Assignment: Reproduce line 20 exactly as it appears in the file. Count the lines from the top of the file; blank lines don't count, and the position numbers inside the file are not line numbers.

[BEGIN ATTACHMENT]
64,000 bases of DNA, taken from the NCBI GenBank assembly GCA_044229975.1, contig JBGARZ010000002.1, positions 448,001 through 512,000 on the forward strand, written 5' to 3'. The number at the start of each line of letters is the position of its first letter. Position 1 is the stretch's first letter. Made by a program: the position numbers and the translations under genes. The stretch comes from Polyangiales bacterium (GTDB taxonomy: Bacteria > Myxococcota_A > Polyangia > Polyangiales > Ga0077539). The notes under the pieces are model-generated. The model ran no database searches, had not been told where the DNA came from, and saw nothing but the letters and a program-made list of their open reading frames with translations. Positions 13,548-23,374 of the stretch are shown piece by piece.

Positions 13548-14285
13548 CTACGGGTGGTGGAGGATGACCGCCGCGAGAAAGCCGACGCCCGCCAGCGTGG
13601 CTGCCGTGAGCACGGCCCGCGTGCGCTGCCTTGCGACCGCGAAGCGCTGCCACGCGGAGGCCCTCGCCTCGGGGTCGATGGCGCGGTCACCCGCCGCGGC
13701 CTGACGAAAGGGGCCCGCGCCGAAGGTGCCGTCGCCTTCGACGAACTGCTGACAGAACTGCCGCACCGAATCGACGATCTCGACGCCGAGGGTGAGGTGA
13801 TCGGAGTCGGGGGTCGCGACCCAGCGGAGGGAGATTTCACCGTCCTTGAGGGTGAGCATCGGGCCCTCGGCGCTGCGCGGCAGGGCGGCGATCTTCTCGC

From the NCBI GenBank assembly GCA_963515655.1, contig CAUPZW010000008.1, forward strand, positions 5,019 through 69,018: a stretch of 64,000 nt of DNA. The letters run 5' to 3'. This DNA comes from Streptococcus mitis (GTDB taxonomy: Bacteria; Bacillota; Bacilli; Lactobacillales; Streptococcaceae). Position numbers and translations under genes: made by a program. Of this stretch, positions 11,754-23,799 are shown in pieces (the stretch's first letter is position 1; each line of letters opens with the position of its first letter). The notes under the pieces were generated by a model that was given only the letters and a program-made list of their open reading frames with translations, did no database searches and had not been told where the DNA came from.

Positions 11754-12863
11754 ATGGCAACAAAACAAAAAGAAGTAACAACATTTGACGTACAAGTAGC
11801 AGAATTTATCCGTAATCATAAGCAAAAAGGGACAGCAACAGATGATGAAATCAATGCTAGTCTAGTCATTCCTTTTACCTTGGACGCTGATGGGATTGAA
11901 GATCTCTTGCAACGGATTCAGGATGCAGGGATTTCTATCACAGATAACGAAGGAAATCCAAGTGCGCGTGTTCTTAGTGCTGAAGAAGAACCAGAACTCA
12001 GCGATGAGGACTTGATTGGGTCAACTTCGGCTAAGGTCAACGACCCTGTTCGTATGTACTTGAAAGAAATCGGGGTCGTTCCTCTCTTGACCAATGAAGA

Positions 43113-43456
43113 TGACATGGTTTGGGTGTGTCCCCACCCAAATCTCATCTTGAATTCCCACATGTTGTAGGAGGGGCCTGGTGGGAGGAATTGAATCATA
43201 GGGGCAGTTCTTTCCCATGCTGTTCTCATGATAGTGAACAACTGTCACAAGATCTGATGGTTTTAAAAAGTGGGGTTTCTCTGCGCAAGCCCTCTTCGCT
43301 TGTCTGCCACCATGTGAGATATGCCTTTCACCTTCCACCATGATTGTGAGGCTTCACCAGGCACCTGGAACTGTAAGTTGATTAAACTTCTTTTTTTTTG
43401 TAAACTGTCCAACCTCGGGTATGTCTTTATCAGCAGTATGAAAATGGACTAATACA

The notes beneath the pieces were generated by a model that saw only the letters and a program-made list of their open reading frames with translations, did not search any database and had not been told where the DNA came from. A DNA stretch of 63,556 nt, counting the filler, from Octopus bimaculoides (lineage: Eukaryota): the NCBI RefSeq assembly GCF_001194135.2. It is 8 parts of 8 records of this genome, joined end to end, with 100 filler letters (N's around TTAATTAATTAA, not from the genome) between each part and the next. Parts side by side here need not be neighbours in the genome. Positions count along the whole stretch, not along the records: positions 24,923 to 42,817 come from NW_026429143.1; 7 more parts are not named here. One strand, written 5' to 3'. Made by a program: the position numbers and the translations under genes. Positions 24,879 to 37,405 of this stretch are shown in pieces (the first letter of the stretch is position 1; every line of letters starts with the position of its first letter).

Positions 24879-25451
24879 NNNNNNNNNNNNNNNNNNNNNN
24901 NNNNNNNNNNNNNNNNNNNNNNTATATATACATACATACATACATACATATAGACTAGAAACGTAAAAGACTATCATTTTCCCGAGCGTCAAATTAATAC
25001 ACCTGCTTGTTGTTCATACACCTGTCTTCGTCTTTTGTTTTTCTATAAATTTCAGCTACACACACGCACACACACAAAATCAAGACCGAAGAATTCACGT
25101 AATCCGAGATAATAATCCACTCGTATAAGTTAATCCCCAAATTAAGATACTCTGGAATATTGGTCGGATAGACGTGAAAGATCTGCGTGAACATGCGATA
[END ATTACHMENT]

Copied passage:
24879 NNNNNNNNNNNNNNNNNNNNNN